Study Skills and Strategies
Attend free Academic Success Workshops at 12:15 on select Tuesdays throughout the semester, presented by the expert staff of the Advising, Internships, & Career Center. For a complete schedule, check out the Workshops Flyer and pick the session that's right for you. The 45-minute workshops start at 12:15 PM and will take place in Biddle House, Room 102. RSVP through Handshake or email Laura Kilko if you would like to attend.
If you would also like a session to forge a study strategy for the semester, you can arrange for one by emailing your availability for the coming week to SOAR@dickinson.edu.
An excellent resource for strategizing how you study through improved time management can be found by going to this "Strategies for Time Management and Well-Being in College" page.
You can also get help with writing support from the Writing Center math-related support from the Quantitative Reasoning Center, and request peer tutoring or advising support from the Advising, Internship, and Career Center.
- When and Where You Study
- "Forget What You Know About Good Study Habits" NY Times Article
- Tips for Absorbing Textbook Reading
- 7 Keys to Maximize Your Brain Power
- Tips for Talking with Professors
Study Skills RESOURCES:
(Click a heading below to learn more!)
Dickinson has a site license enabling all students to download this multi-faceted software program. Some of Read&Write's best features include:
- Speech-Maker, which lets you convert any digital text to MP3 format and then save it to iTunes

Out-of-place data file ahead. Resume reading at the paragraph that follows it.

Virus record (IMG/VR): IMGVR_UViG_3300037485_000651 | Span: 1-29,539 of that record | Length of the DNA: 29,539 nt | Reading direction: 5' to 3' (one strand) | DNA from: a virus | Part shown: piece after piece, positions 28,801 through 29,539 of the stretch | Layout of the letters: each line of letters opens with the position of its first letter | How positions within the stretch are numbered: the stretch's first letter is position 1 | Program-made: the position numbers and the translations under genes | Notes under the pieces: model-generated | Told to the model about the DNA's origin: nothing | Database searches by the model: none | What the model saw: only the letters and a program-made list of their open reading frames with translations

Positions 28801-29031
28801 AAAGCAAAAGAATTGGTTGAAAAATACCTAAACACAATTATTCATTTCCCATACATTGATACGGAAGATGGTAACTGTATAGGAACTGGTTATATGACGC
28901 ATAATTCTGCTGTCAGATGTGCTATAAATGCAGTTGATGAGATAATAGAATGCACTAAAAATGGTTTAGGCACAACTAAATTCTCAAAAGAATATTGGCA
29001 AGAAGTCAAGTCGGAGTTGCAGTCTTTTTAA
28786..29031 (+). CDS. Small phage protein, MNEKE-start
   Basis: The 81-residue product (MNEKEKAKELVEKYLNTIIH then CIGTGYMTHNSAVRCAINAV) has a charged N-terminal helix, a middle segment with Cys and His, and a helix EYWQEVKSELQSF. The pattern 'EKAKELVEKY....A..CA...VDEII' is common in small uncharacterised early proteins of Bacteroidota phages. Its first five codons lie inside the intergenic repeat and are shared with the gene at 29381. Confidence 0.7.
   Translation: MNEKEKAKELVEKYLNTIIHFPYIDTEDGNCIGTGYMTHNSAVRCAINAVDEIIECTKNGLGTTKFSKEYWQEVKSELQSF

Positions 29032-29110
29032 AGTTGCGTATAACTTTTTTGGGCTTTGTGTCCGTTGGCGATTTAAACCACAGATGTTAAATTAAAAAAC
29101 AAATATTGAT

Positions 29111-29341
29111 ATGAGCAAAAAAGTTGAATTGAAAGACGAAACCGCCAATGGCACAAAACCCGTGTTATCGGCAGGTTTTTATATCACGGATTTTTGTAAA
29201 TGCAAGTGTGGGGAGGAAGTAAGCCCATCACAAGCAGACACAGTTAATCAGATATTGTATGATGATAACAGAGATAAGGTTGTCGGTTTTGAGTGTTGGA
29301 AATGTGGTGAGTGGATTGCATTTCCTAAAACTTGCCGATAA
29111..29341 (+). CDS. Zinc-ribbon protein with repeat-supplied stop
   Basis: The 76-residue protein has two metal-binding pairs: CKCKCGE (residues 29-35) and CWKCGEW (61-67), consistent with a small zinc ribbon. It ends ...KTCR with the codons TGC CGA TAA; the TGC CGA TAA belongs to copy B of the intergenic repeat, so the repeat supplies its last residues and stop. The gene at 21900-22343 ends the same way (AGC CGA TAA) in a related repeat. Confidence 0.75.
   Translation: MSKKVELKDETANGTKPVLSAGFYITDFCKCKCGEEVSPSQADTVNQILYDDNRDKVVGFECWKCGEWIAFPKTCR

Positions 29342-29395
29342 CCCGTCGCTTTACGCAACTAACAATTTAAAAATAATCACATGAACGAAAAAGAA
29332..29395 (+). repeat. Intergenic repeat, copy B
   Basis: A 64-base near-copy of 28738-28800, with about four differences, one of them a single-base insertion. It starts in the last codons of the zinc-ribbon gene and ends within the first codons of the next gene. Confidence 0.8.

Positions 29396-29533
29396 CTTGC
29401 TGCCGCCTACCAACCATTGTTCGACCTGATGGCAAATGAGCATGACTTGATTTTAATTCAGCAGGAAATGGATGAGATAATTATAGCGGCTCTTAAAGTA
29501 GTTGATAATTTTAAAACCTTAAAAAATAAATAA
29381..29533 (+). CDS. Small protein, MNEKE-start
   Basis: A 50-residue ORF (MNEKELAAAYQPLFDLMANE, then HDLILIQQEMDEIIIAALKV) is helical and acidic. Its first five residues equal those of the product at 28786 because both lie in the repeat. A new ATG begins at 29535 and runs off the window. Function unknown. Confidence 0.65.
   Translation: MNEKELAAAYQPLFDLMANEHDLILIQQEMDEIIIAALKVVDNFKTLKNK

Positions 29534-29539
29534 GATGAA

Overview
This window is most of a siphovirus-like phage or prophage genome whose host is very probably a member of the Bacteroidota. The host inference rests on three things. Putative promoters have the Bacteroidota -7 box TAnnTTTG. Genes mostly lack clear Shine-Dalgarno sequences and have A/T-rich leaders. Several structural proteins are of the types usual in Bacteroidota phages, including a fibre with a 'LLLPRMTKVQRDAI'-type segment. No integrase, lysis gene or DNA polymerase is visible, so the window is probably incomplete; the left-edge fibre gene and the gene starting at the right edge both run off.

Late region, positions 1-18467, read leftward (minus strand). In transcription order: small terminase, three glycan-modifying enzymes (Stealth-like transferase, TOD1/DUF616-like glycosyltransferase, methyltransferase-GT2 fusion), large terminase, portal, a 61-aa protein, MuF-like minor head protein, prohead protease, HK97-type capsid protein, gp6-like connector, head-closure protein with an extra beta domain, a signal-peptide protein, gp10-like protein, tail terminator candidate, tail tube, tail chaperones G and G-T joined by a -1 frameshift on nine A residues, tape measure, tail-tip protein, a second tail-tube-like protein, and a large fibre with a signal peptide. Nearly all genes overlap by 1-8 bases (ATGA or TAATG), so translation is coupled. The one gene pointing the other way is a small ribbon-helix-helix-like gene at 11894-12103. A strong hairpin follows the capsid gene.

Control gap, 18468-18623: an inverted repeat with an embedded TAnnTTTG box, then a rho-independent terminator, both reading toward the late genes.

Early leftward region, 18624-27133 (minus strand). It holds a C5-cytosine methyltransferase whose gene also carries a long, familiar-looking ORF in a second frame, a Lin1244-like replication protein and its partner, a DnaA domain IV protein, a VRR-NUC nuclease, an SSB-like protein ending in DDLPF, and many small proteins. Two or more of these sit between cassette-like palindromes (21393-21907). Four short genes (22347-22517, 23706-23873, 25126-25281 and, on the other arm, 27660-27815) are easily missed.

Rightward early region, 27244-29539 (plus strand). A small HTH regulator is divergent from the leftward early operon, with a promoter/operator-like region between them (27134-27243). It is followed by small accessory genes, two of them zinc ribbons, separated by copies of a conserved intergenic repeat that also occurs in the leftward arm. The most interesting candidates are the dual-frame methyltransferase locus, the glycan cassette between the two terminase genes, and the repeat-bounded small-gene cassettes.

- Reading any digital text aloud, including internet sites, Word docs, online articles, and even scanned pdfs. (Here's how to read a pdf using a Mac or using a PC.)
- Study techniques that enable users to select and highlight any text and then extract what you’ve highlighted into an outline (it imports the citation, too)
- Advanced spell check, that catches homonyms (like there and their), plus word prediction and other writing/proofreading tools
- A “Vocabulary Builder” feature that lets you highlight any new words in a text and then, with the click of a mouse, extract all those words into a new document with the words, definitions, a picture of each, and a “notes” section (pretty cool, huh?)
- Screen Masking, so you can block out everything on the page that you don't want to focus on (including ads on webpages) and just see what you need to read. A great feature for eliminating superfluous distractions!
Want guidance on how to use Read&Write? You can watch video tutorials for each of the above features (and more) by going to the TextHelp YouTube channel and investigating what's most interesting to you. Once you download Read&Write, you can also find video tutorials by clicking "Help" (or the “rw” icon) located on the toolbar, and then "Video Tours." Finally, you can access Quick Start, Training, and Reference Guides by going to TextHelp’s website, where they also host public training webinars.
To download Read&Write to your computer, go to the ADS Assistive Technolgy page.